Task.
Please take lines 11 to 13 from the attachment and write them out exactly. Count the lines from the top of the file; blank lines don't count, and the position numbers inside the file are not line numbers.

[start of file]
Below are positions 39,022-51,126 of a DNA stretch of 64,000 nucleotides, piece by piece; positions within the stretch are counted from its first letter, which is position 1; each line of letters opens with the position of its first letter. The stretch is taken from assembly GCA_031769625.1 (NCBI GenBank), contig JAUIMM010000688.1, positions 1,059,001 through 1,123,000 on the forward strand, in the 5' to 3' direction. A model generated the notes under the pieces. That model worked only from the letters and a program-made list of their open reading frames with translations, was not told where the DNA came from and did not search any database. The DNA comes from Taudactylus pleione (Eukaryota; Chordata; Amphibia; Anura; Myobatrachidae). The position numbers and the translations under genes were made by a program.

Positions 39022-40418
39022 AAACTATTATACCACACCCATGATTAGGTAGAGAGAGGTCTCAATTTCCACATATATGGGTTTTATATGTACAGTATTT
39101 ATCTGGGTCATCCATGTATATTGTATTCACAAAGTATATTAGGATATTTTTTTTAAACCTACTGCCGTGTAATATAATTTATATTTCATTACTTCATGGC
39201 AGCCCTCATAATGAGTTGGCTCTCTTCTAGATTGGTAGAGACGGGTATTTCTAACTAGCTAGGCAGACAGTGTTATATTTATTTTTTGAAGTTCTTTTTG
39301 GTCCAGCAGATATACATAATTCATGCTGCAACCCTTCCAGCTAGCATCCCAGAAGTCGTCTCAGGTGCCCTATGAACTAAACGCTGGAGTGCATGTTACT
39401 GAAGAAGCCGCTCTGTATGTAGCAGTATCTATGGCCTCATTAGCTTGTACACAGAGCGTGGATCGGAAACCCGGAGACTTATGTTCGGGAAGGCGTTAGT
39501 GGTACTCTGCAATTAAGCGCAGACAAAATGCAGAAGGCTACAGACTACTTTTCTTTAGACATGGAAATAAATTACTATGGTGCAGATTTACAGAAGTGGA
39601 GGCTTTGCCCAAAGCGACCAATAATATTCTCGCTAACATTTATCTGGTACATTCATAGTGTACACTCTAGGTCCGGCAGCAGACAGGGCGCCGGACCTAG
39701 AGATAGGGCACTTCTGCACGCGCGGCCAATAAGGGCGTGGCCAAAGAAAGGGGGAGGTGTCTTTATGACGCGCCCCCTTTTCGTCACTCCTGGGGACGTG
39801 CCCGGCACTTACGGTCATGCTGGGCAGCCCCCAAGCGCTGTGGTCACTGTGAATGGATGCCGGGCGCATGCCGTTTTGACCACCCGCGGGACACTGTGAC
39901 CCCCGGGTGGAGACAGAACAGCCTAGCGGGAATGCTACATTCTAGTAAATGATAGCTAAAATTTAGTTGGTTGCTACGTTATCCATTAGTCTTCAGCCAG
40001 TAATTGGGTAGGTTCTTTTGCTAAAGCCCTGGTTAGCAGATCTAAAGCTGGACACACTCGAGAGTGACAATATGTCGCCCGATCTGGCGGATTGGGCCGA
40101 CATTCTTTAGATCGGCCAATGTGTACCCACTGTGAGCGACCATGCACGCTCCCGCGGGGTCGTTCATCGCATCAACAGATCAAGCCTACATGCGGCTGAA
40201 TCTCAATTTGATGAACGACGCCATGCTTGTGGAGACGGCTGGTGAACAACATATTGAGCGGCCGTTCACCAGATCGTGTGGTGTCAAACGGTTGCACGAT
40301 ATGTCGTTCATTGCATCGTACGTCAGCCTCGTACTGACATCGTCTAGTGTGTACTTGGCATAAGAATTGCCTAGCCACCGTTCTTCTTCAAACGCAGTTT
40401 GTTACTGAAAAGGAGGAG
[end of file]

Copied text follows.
39801 CCCGGCACTTACGGTCATGCTGGGCAGCCCCCAAGCGCTGTGGTCACTGTGAATGGATGCCGGGCGCATGCCGTTTTGACCACCCGCGGGACACTGTGAC
39901 CCCCGGGTGGAGACAGAACAGCCTAGCGGGAATGCTACATTCTAGTAAATGATAGCTAAAATTTAGTTGGTTGCTACGTTATCCATTAGTCTTCAGCCAG
40001 TAATTGGGTAGGTTCTTTTGCTAAAGCCCTGGTTAGCAGATCTAAAGCTGGACACACTCGAGAGTGACAATATGTCGCCCGATCTGGCGGATTGGGCCGA